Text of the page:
cover image Your Fathers, Where Are They? And the Prophets, Do They Live Forever?

Your Fathers, Where Are They? And the Prophets, Do They Live Forever?

Dave Eggers. Knopf/McSweeney's, $25.95 (224p) ISBN 978-1-101-87419-6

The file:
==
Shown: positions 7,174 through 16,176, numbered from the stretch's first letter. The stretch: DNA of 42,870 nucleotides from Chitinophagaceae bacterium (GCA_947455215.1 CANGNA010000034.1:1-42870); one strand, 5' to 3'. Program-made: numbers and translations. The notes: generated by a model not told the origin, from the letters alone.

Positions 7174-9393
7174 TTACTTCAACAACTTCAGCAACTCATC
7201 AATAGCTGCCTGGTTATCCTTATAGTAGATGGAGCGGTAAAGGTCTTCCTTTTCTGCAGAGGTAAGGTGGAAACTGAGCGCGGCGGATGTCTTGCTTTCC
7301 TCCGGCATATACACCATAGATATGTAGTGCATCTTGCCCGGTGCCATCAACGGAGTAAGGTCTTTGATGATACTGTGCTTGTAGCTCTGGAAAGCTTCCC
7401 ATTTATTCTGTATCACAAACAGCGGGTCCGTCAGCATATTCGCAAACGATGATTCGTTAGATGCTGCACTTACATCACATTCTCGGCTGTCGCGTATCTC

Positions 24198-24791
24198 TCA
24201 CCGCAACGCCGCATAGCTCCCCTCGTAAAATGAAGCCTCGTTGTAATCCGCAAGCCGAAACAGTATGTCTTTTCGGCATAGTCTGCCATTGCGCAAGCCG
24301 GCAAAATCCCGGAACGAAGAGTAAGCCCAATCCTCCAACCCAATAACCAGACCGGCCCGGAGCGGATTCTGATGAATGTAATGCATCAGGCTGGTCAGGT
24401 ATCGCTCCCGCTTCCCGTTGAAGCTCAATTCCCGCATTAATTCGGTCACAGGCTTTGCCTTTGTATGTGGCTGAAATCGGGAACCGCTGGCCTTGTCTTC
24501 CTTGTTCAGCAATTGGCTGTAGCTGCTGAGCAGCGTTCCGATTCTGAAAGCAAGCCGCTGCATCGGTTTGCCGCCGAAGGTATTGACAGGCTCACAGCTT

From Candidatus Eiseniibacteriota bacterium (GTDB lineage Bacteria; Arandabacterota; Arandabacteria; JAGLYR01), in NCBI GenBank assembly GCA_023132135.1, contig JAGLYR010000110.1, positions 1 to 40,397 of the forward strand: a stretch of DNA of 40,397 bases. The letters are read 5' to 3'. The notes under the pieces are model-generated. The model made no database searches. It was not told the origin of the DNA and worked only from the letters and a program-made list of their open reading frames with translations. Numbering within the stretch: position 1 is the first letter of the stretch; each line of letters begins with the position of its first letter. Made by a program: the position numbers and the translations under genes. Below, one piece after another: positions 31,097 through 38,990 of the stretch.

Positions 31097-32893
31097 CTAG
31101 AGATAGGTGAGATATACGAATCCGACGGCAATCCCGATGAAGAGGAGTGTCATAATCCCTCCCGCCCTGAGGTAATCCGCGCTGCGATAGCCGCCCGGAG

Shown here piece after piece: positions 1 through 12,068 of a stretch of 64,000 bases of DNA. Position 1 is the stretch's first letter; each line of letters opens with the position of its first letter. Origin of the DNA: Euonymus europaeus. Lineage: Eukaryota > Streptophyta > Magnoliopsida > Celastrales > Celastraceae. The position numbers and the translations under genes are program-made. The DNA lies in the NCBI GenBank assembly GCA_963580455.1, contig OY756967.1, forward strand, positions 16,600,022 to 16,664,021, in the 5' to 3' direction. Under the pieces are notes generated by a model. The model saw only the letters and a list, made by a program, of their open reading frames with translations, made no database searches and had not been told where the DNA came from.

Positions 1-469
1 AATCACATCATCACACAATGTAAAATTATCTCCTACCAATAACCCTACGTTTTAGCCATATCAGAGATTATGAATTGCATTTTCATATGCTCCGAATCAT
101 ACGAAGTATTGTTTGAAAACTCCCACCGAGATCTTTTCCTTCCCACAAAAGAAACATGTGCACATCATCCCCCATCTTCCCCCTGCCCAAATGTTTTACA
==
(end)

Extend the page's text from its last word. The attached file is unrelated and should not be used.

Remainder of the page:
Composed entirely of dialogue, the latest from Eggers (The Circle) is more tedious deposition than gripping drama. The novel is set on an abandoned military base along the Pacific coast, where Thomas, a troubled man, is interrogating a diverse group of chained captives. Frustrated by his lack of purpose and in search of answers about injustices large and small, Thomas kidnaps Kev, a driven astronaut who represents "the one fulfilled promise" he's ever known. This first interview inspires Thomas to seek out further captives: an ex-congressman, a policeman, a disgraced schoolteacher, his own mother and others. Depending on the prisoner, Thomas is respectful or abusive, solicitous or prosecutorial, but he never wavers in his view of himself as a "moral" and "principled man." He is outraged at the abuses, shortsightedness, and skewed priorities of the government and its institutions, yet yearns for that government to provide him with some defining role or plan: "Don't we deserve grand human projects that give us meaning?" As for the captives, they generally respond to their unhinged interrogator with sententious or stilted speechifying: "Thomas, you want to attribute your behavior to a set of external factors." There are flashes of sardonic humor and revelations about the triggering event behind the kidnappings, but by then readers will feel as if they themselves have been detained far too long. Agent: Andrew Wylie, Wylie Agency. (Jun.)